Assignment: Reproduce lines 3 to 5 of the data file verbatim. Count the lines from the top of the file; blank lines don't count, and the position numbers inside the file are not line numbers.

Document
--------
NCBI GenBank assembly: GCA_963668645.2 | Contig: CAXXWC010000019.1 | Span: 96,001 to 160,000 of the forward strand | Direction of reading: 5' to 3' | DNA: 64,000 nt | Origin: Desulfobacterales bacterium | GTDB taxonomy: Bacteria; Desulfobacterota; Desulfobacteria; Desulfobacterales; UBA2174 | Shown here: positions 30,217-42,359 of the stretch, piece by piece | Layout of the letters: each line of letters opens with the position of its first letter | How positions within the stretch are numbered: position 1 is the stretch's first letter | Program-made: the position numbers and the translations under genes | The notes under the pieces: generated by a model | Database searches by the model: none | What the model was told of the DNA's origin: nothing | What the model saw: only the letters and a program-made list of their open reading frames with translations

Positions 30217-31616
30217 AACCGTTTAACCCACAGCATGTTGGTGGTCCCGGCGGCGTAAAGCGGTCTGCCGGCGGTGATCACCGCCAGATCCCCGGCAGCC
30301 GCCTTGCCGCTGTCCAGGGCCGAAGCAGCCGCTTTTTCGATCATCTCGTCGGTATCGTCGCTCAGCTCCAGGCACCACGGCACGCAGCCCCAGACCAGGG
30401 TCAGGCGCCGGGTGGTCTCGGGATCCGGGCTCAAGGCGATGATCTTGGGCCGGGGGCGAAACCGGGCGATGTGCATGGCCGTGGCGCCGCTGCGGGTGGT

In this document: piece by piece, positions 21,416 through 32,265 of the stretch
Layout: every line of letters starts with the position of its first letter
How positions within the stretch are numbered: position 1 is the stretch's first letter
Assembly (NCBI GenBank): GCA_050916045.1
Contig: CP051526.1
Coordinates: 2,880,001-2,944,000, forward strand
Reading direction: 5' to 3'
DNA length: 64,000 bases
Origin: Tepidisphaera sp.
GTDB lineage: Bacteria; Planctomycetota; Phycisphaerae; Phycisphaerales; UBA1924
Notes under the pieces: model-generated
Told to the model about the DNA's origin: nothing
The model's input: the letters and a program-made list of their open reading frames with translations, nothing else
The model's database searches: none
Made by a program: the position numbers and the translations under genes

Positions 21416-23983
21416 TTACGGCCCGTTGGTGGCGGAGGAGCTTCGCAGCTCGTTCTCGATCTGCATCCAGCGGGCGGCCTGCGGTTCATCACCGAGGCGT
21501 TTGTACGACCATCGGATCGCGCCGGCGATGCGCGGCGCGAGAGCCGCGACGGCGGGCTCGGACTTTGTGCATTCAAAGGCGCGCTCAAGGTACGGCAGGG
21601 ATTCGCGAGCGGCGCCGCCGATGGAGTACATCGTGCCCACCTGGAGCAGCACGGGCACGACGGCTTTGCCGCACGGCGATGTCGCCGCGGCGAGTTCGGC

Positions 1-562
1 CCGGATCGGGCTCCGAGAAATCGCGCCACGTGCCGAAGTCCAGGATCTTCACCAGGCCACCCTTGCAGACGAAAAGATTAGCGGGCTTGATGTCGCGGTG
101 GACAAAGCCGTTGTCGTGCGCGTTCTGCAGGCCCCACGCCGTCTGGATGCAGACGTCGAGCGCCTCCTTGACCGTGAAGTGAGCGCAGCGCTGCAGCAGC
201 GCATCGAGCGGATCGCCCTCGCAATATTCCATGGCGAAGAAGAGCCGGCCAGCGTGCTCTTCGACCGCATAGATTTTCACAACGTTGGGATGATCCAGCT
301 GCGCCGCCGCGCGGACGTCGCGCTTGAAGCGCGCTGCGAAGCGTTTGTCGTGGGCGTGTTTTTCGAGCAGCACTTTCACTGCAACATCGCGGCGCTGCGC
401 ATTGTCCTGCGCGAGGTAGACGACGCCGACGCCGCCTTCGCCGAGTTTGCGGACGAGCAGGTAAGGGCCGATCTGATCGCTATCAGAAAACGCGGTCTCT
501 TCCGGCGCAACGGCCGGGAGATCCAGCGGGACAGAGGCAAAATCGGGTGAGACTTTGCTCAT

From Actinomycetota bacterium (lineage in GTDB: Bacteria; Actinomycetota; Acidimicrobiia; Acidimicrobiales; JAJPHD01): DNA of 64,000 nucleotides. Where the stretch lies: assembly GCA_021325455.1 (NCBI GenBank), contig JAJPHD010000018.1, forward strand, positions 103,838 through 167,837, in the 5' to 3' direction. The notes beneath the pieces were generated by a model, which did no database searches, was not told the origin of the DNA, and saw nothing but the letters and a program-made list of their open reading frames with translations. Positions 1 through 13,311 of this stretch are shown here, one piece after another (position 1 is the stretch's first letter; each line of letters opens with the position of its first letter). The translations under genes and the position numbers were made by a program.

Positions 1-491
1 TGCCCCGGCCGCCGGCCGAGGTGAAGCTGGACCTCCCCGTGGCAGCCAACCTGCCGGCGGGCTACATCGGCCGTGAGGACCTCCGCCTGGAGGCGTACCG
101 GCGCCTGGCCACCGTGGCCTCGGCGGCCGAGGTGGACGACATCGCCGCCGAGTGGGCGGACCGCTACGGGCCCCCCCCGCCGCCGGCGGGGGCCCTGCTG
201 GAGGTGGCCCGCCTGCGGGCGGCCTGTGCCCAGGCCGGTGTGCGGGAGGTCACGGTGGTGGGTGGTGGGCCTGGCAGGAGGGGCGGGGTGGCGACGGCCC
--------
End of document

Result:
30217 AACCGTTTAACCCACAGCATGTTGGTGGTCCCGGCGGCGTAAAGCGGTCTGCCGGCGGTGATCACCGCCAGATCCCCGGCAGCC
30301 GCCTTGCCGCTGTCCAGGGCCGAAGCAGCCGCTTTTTCGATCATCTCGTCGGTATCGTCGCTCAGCTCCAGGCACCACGGCACGCAGCCCCAGACCAGGG
30401 TCAGGCGCCGGGTGGTCTCGGGATCCGGGCTCAAGGCGATGATCTTGGGCCGGGGGCGAAACCGGGCGATGTGCATGGCCGTGGCGCCGCTGCGGGTGGT